South Africa


Promises, promises: Butterworth residents still waiting for housing after more than a decade

Promises, promises: Butterworth residents still waiting for housing after more than a decade
A municipal water truck supplys Butterworth residents with water. The Eastern Cape Department of Human Settlements says Zizamele informal settlement may get houses within two years, providing residents accept pit latrines and water tanks as alternatives to plumbing. (Photo: Hoseya Jubase)

If residents accept a proposal by the province they will get houses with pit latrines and water tanks within two years.

First published by GroundUp.

Zizamele informal settlement residents in Butterworth were promised RDP houses by 2009 by the Mnquma Local Municipality. A dozen years later, the houses have not been delivered.

Yanga Funani, spokesperson for the Eastern Cape Department of Human Settlements, says Zizamele could get the houses within the next two years, but only if they accept that their new homes will have pit latrines and water tanks.

This is because the homes would be built according to rural specifications, even though Zizamele is in a township.

Funani said 1,241 houses are budgeted for 2022/2023. He said if residents accept the terms, the department is ready.

Formed in 1992, Zizamele has 630 households. It has only three communal standpipe taps. There are communal pit toilets. There is no electricity.

But community leader Vuyokazi Fatman said residents have not been officially informed of the human settlements’ plan to build according to rural standards. She said she believes the community would accept homes with pit latrines.

She said that last year residents were so fed up with waiting they demanded ownership of the land so that they could go ahead and build their own homes.

Community leader Collygen Daniso said they have been bounced for the past 11 years between the provincial Department of Human Settlements, the Mnquma Local Municipality and the Amatole District Municipality.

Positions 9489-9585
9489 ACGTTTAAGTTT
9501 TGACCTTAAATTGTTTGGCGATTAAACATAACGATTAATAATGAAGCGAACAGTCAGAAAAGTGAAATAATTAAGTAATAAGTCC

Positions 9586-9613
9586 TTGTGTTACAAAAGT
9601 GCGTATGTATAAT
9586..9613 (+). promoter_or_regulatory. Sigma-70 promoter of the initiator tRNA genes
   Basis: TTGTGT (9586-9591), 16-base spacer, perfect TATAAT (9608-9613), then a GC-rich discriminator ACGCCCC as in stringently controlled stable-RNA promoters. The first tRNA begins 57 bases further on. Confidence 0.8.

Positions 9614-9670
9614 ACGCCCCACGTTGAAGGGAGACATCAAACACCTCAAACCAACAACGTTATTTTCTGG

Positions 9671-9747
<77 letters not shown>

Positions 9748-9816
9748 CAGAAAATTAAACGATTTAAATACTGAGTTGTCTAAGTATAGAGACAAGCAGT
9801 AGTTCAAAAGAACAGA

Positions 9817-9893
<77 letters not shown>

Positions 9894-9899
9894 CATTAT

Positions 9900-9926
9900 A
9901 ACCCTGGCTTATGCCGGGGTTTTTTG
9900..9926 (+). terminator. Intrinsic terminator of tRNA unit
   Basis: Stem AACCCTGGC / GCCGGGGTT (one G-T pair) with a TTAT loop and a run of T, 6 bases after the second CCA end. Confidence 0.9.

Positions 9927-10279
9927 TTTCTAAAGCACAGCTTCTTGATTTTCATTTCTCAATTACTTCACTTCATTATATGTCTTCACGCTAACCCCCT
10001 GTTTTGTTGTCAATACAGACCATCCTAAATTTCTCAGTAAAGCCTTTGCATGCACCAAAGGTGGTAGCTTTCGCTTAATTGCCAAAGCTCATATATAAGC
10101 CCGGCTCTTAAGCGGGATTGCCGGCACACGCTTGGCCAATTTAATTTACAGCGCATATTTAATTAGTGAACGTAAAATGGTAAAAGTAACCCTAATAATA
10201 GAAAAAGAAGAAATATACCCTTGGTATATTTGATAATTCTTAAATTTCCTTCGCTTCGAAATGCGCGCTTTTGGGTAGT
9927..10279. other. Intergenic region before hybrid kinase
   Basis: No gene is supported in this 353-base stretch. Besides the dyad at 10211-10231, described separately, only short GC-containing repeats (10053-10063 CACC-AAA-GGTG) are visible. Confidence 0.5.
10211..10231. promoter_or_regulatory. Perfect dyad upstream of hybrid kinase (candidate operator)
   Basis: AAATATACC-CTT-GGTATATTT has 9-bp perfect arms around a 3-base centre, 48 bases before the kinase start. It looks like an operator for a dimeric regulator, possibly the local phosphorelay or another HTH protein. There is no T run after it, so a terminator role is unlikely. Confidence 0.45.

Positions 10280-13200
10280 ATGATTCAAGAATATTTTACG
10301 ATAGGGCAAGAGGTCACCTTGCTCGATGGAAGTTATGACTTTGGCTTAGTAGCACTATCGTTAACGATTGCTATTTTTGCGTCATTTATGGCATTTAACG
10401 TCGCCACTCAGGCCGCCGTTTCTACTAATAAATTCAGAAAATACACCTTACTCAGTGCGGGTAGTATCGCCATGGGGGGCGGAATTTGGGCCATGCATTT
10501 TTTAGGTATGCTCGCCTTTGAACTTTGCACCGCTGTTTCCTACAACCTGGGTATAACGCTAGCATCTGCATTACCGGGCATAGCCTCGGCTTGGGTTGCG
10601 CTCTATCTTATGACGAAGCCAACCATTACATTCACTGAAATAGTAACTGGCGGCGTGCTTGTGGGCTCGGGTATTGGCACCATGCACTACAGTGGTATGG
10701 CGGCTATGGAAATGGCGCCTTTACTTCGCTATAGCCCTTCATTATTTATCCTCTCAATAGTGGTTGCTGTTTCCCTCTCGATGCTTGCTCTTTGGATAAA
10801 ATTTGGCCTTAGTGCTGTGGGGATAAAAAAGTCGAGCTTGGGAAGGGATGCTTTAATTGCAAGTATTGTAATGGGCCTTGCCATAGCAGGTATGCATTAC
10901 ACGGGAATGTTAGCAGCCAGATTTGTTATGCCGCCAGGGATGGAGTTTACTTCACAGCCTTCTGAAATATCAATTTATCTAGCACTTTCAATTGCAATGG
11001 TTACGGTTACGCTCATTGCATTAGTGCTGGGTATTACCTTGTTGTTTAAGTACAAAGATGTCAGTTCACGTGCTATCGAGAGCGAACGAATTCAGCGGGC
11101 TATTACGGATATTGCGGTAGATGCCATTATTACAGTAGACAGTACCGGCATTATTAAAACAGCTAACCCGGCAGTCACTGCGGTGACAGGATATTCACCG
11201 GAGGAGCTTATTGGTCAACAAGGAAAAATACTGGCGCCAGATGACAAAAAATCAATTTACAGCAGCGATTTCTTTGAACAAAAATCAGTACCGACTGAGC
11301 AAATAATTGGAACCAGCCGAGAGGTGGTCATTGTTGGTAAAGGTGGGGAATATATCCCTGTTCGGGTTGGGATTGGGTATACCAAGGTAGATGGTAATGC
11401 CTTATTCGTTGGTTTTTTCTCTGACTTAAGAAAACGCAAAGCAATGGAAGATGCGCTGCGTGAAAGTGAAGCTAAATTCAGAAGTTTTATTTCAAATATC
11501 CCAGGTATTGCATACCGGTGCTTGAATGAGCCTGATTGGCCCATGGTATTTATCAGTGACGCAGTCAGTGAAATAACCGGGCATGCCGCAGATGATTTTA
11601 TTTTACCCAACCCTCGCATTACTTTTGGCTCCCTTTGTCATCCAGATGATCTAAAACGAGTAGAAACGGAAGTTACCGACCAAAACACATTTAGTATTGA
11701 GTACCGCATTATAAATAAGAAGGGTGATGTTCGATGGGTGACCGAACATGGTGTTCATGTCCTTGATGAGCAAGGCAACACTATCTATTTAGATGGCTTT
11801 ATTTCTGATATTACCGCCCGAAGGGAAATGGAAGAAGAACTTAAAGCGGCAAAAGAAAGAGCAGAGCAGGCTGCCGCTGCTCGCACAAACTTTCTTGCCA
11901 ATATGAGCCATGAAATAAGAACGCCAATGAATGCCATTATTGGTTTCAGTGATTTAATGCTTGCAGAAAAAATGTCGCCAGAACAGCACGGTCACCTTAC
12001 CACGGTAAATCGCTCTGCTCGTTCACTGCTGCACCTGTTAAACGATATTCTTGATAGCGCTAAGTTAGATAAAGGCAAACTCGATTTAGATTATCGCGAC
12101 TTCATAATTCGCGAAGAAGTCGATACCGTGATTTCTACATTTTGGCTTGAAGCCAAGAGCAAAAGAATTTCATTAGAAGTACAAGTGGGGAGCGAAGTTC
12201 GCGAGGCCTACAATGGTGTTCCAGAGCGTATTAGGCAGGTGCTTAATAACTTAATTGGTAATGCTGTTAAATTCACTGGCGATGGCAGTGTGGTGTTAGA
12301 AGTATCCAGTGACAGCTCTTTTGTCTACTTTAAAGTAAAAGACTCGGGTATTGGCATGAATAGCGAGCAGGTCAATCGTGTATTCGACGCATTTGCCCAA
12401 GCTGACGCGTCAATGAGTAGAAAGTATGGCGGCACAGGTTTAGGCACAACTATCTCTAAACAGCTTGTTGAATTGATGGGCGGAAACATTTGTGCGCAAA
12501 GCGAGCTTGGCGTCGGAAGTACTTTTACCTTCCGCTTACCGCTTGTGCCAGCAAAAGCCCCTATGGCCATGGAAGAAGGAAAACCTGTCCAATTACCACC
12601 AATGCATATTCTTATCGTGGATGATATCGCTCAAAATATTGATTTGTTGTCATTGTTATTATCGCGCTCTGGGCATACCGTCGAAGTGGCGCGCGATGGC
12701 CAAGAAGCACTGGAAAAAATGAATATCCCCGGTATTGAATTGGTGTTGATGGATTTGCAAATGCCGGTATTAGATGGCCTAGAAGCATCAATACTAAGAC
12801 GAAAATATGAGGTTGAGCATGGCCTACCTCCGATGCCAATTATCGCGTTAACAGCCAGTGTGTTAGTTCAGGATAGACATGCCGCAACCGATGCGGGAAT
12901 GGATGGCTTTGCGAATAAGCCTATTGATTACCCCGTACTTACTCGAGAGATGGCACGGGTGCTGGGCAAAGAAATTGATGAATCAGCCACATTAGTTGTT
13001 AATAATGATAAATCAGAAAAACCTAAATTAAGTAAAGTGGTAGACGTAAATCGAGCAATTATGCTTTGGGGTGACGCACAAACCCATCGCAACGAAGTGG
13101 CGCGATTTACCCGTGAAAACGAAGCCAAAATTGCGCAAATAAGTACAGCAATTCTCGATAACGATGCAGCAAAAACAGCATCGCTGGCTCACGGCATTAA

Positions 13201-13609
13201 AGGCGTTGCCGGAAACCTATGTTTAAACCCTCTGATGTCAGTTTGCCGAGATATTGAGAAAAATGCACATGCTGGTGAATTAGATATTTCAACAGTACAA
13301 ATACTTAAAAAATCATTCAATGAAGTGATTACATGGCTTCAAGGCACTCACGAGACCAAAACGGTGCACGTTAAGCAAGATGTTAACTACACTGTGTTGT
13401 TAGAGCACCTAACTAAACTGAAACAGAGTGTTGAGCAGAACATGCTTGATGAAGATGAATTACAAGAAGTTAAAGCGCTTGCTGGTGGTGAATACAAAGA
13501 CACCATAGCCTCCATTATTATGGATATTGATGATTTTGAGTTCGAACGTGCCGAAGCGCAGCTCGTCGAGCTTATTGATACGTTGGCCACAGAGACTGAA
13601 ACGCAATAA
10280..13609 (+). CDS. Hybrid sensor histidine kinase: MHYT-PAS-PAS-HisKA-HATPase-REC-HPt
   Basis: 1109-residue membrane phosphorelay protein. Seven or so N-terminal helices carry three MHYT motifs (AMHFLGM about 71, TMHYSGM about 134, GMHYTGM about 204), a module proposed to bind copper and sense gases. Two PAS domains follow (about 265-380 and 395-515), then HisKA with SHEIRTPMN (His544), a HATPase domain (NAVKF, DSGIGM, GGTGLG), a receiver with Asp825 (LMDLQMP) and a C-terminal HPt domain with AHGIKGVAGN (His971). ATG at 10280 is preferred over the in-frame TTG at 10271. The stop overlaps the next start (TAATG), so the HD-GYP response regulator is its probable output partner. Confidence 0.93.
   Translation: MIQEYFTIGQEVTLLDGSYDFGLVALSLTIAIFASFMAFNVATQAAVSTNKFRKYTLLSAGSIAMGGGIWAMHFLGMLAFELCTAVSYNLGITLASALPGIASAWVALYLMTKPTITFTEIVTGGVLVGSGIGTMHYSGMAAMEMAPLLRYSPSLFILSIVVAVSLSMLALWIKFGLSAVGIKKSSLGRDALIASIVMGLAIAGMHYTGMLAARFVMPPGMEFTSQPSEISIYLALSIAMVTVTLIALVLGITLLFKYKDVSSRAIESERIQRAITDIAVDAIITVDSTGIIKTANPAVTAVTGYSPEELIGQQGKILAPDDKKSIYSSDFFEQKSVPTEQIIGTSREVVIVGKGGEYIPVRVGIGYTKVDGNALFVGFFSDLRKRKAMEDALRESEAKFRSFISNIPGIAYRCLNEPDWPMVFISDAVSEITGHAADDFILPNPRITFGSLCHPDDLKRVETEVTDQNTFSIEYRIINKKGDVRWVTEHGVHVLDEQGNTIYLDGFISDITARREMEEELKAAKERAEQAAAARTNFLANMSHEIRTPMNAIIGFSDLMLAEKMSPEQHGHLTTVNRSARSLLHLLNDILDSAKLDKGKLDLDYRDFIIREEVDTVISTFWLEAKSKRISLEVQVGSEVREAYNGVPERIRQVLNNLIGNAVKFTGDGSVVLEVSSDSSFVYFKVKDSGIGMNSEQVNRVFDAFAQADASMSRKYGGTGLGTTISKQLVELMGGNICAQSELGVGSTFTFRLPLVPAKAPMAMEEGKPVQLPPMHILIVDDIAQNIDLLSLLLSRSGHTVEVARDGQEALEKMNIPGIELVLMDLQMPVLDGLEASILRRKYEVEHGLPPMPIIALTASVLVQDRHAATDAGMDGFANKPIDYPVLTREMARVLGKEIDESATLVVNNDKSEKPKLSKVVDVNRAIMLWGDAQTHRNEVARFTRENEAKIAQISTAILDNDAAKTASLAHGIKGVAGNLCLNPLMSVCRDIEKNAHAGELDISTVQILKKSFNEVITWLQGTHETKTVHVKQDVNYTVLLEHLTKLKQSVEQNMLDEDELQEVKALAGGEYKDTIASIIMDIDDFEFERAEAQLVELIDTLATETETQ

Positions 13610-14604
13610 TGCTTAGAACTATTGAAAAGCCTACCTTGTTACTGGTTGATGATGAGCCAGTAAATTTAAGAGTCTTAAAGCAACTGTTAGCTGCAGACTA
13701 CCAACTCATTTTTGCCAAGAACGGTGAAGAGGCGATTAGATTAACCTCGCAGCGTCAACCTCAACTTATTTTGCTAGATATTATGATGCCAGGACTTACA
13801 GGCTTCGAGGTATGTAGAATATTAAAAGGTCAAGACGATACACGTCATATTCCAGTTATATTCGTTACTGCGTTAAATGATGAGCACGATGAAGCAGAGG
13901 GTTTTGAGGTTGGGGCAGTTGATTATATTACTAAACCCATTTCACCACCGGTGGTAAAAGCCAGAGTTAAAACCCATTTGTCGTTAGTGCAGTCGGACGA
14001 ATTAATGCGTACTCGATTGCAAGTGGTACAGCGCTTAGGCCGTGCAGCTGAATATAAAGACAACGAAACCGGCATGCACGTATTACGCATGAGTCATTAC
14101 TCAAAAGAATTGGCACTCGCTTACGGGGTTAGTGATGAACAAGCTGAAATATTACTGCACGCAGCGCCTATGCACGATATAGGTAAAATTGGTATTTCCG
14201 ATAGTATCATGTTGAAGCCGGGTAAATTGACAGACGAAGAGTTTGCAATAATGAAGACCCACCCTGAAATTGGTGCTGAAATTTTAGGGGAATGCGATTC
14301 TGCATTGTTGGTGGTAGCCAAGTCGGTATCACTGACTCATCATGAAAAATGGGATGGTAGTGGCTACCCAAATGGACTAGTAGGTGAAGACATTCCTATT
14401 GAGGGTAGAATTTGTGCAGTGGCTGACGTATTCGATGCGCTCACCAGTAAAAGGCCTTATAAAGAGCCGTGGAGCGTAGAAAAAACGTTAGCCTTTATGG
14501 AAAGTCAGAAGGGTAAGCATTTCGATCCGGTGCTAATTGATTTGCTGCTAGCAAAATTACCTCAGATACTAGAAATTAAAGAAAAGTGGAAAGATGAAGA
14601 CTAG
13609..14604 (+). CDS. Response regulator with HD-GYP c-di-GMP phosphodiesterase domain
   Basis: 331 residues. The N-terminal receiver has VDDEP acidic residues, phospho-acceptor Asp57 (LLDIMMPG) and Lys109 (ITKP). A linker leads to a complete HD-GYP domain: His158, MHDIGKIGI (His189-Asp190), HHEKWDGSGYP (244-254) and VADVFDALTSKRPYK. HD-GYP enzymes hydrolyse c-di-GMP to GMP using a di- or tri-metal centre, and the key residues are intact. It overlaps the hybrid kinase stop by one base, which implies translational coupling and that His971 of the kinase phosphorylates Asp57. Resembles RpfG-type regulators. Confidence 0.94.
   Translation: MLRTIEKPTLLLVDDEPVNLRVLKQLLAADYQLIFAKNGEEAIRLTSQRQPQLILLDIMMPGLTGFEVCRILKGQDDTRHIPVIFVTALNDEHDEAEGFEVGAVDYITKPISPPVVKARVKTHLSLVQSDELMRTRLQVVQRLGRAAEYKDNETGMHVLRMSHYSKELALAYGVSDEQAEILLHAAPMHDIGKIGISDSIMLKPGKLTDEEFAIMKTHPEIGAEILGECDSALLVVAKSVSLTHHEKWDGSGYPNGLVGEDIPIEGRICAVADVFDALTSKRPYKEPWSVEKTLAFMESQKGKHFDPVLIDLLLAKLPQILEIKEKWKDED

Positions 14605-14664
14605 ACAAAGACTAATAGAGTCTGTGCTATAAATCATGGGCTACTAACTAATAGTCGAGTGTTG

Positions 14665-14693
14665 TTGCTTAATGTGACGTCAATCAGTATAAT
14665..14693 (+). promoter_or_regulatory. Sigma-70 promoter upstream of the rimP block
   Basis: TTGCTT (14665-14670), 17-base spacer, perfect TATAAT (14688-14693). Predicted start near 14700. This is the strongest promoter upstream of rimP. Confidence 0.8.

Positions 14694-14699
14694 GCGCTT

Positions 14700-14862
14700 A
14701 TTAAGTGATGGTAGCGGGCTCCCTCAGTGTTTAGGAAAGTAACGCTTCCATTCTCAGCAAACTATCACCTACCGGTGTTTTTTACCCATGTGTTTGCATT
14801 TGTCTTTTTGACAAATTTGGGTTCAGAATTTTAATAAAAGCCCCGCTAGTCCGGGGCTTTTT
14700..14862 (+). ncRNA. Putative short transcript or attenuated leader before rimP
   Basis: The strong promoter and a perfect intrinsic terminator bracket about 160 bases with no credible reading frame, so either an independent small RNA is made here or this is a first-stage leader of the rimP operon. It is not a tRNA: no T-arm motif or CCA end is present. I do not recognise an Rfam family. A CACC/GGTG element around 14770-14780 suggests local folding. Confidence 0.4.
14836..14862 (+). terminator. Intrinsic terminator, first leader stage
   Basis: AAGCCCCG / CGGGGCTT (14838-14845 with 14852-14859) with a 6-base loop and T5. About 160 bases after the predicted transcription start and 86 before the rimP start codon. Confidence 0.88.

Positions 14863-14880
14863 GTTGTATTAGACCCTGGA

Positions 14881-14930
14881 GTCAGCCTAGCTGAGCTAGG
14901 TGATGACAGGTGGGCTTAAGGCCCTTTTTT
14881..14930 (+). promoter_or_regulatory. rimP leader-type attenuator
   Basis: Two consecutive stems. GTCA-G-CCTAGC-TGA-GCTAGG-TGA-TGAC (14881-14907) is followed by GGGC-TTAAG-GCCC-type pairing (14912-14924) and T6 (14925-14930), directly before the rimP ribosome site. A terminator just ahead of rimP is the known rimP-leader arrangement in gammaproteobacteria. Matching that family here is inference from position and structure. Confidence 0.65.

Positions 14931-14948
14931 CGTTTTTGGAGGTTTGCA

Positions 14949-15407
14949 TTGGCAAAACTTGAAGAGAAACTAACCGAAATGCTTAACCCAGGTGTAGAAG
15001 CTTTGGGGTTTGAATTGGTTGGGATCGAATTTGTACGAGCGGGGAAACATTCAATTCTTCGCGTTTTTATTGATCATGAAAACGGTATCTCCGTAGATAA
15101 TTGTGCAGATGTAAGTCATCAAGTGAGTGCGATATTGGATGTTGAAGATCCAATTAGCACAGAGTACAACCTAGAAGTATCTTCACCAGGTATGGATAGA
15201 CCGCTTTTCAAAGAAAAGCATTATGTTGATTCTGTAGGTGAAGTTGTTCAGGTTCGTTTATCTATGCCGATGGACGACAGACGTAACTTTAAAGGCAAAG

“This informal settlement is very old. People are tired of living in shacks. We are tired of having to buy paraffin every day. The local municipality is cutting all illegal electricity connections,” said Daniso.

Mnquma Municipal spokesperson Loyiso Mpalantshane said its role is to provide land. It will assist with providing community facilities and registering beneficiaries.

Bulk infrastructure for the houses would be supplied by the district municipality.

But Amatole District Municipality (ADM) spokesperson Nonceba Madikizela-Vuso said its involvement can only start after the local municipality submits a plan to formalise an area, stating how many houses it intends to build.

“ADM has no record of these submissions for Zizamele informal settlement,” she said.

Mnquma Municipality, therefore, appears to be the stumbling block to advancing the housing plan. When told that ADM said it had received no plans and that the Eastern Cape Human Settlements is ready and waiting for an answer, the Mnquma Municipality was unable to clarify why this is the case. DM

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Comments - Please in order to comment.

  • Chris 123 says:

    Don’t worry they will still vote ANCorrupt.

  • Pet Bug says:

    As a recent qualified knowitall I had to spend two nights in Butterworth to do some research.
    The main road(?) was bombed (or potholed?), pavements and Kerbs had disintegrated, every 15th streetlight worked, rubbish everywhere. I felt eyes on my back stepping out.
    It reminded me of Mozambique c1990, during the war there and a youthful disregard for danger.
    The hotel required I be back at 6pm when the roller shutters came down hard and the 5 guests were prisoners for the night.
    This was is 1995.
    Never been back. Wonder if the town got any better…
    It was, and remains the scariest 48 hours in my life.
    (Mozambican diving, and the prawns! gets extra points).

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